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A Look Back at 5 Grunge Albums that Made Music History

In this photo essay, we take a look back at five iconic albums from the grunge era that left a lasting impact on music history.

In the early 1990s, Seattle, Washington became “The New Liverpool,” producing a new generation of musicians with roots in genres as diverse as punk rock and heavy metal. Underground, alternative bands found themselves front-and-center in mainstream publications, and a new term was born: “grunge.” These iconic voices didn’t necessarily set out to start a movement — in the words of the famous Seattle music journalist Charles Cross, “Kurt Cobain was just too lazy to shampoo” — but whatever their intentions, they resonated in hearts and souls around the world.

With hard-hitting but poetic lyrics, dramatic riffs, and angst-ridden vocals, grunge music spoke to the young and disenfranchised. This generation of hard-edged but vulnerable teenagers and young adults longed to be seen and understood. Like some of its stars, who died young and tragically, grunge was short-lived. By the mid-1990s, the phenomenon had already started to wane. But regardless of its brief and fleeting nature, grunge forever changed the course of music history. 27 years ago this month, Nevermind by Nirvana turned gold. In honor of that anniversary, let’s take a look back at some of the unforgettable moments that defined an era. You can also explore our full Grunge Era archive here.


September 24, 1991: Nevermind by Nirvana

With Nevermind, Nirvana brought grunge mainstream, all while staying true to their punk-rock roots. In a sense, frontman Kurt Cobain, bassist Krist Novoselic, and drummer Dave Grohl were underdogs in the industry; in his Rolling Stone review at the time, Ira Robbins put it like this: “Nevermind finds Nirvana at the crossroads — scrappy garageland warriors setting their sights on a land of giants.”

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Kurt Cobain of Nirvana, 1991. Photo by Geoffrey Swaine/Shutterstock.
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Dave Grohl, Krist Novoselic, and Kurt Cobain in London, 1990s. Photo by Andre Csillag/Shutterstock.

Of course, it was a big hit. Geffen Records had a goal of selling 250,000 copies of the album. Sales ended up multiplying that number by a factor of more than one hundred. By early 1992, it took the No. 1 spot on Billboard’s album charts, and Eddie Gilreath from Geffen admitted to The New York Times, “If you told me last year it would outsell U2 I’d probably die laughing.”

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Dave Grohl and Kurt Cobain of Nirvana, 1993. Photo by Stephen Sweet/Shutterstock.
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Kurt Cobain of Nirvana, 1993. Photo by Stephen Sweet/Shutterstock.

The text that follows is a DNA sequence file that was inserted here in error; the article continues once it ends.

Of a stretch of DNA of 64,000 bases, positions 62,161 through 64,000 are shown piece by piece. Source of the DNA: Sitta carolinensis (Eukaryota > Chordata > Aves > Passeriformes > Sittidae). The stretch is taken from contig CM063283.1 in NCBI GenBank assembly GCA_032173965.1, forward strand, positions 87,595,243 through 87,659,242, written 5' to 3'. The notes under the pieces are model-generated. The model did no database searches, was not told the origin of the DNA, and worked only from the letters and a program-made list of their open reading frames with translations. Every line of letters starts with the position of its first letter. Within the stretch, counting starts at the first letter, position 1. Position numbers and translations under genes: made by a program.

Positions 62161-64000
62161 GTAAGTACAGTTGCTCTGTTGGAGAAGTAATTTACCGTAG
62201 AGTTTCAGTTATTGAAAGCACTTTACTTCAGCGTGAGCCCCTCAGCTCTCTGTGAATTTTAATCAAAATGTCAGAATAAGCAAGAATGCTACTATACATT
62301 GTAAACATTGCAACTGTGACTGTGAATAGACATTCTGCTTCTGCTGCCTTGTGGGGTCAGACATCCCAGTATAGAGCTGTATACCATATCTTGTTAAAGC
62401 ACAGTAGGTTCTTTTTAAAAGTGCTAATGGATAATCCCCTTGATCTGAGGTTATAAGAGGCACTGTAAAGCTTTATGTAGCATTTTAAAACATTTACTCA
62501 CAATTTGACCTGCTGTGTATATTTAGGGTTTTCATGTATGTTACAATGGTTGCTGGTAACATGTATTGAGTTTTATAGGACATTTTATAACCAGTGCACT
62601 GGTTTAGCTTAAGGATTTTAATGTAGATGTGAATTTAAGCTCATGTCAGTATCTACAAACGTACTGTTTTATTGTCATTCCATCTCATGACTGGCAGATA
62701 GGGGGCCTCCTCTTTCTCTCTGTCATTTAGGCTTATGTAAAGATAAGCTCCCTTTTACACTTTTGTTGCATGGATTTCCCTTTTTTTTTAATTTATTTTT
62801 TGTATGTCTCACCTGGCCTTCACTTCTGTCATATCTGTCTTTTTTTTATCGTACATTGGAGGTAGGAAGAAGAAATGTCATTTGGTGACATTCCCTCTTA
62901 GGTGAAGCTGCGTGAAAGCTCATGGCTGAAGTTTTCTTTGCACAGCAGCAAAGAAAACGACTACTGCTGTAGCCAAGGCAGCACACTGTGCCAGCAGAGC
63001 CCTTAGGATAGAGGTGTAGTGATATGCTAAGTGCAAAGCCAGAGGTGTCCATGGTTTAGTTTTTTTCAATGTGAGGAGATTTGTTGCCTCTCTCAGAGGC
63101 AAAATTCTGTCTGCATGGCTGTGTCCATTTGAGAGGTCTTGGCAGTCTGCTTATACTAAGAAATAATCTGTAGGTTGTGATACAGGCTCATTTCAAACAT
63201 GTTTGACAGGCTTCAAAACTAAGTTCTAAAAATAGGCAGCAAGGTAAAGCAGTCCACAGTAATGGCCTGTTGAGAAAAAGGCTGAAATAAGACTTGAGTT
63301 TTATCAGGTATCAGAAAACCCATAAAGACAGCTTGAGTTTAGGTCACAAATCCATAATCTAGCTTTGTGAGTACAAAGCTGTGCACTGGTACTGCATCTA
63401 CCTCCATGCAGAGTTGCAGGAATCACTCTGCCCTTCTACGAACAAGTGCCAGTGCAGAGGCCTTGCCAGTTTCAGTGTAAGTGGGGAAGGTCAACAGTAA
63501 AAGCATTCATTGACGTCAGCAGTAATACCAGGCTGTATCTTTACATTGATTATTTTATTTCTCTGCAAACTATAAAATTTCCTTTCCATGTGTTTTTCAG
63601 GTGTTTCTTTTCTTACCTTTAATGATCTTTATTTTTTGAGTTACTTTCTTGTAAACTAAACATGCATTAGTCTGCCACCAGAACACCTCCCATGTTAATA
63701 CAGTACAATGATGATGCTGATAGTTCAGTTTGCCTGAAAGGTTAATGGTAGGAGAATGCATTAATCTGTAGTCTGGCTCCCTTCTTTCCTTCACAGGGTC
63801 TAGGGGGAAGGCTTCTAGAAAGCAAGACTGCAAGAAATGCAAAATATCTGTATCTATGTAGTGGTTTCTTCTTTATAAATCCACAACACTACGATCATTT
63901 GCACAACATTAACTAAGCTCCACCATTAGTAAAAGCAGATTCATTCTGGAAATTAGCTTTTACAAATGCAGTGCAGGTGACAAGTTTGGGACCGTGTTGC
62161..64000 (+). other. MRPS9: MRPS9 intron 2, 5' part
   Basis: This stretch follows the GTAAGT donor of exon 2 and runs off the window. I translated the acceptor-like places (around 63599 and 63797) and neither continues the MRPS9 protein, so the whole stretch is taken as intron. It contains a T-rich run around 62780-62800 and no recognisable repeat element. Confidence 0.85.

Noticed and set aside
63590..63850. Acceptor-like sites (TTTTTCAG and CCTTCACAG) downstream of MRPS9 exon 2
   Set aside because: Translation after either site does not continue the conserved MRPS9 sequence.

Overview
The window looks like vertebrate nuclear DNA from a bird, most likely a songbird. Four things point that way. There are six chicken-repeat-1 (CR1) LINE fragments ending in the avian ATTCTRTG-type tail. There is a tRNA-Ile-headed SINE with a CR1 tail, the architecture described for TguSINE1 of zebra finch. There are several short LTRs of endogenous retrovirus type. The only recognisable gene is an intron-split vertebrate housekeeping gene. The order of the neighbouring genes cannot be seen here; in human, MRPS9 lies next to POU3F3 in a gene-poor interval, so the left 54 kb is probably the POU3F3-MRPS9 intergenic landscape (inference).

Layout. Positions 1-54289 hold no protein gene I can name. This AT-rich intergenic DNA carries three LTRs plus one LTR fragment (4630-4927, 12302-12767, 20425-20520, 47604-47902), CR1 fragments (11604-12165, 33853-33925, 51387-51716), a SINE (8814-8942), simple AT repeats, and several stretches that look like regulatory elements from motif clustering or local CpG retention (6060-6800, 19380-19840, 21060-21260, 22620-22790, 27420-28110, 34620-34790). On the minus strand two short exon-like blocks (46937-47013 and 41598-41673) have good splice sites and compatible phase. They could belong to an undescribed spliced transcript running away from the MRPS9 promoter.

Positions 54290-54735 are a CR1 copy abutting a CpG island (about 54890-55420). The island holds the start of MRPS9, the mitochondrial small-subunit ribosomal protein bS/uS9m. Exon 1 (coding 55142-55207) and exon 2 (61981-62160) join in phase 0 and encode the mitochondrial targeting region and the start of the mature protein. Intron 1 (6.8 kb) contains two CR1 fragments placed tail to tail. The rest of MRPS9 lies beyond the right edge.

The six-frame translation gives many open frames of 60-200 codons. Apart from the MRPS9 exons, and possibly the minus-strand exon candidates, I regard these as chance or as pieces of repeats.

Even the band was caught off-guard by their rise to stardom. When the music journalist Karen Bliss called Nirvana in the weeks leading up to the release of Nevermind and asked, “Are you prepared to do an interview now?” Cobain responded, “No, I’m never prepared.” He also stressed the fact that he never cared about the numbers or the sales. That sense of humor and tendency towards candor were typical of the band. In January 1992, Cobain told SPIN, “Our record-company bio is nothing but a huge lie […] we made most of it up.”

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Kurt Cobain of Nirvana, 1993. Photo by Stephen Sweet/Shutterstock.
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Dave Grohl, Krist Novoselic, and Kurt Cobain in London, 1990s. Photo by Andre Csillag/Shutterstock.

The band’s authenticity, raw honesty, and that rare combination of naiveté and angst made them the voice of a generation, even if they never expected to be. In January of 1992, a month before her wedding to Cobain, Courtney Love from the band Hole said, “Nirvana is plowing a new playground for all of us to play in.”


October 8, 1991: Badmotorfinger by Soundgarden

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Jason Everman, Chris Cornell, Kim Thayil and Matt Cameron of Soundgarden, November 6, 1989. Photo by Larry Marano/Shutterstock.

While Soundgarden is widely credited for pioneering the “grunge” genre, they were hard to categorize back in 1991. “There was a lot of risk and experimenting going on,” the band’s lead guitarist Kim Thayil told Noisy in 2016. “There was no huge market for what we did. There was a market for hard rock and heavy metal, but not particularly for what we were doing.”

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Chris Cornell of Soundgarden, December 7, 1989. Photo by MediaPunch/Shutterstock.
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Chris Cornell of Soundgarden, September 23, 1989. Photo by Mediapunch/Shutterstock.

Even though Badmotorfinger was a major success, the band never strayed from their alternative Seattle spirit. “I mean, honestly, we don’t write accessible pop songs,” frontman Chris Cornell told SPIN in 1992. Soundgarden had something totally unique; in 1991, Bryan Huttenhower of A&M Records told the LA Times, “I had never seen anything quite like it before. They were very heavy, but in a melodic way… And Chris’ vocals were spectacular. It was like a sledgehammer. It hit you right over the head.”

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Chris Cornell, Soundgarden portrait session, Chicago, Feb 8, 1992. Photo by Mediapunch/Shutterstock.
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Chris Cornell of Soundgarden at Brixton Academy in London, Britain, April 1994. Andre Csillag/Shutterstock.

In that same interview, less than two months before the release of Badmotorfinger, Richard Cromelin of the LA Times asked the band about their hopes for the future. Thayil’s answer was simple: “Hopefully we’ll get to sell more records and play louder.”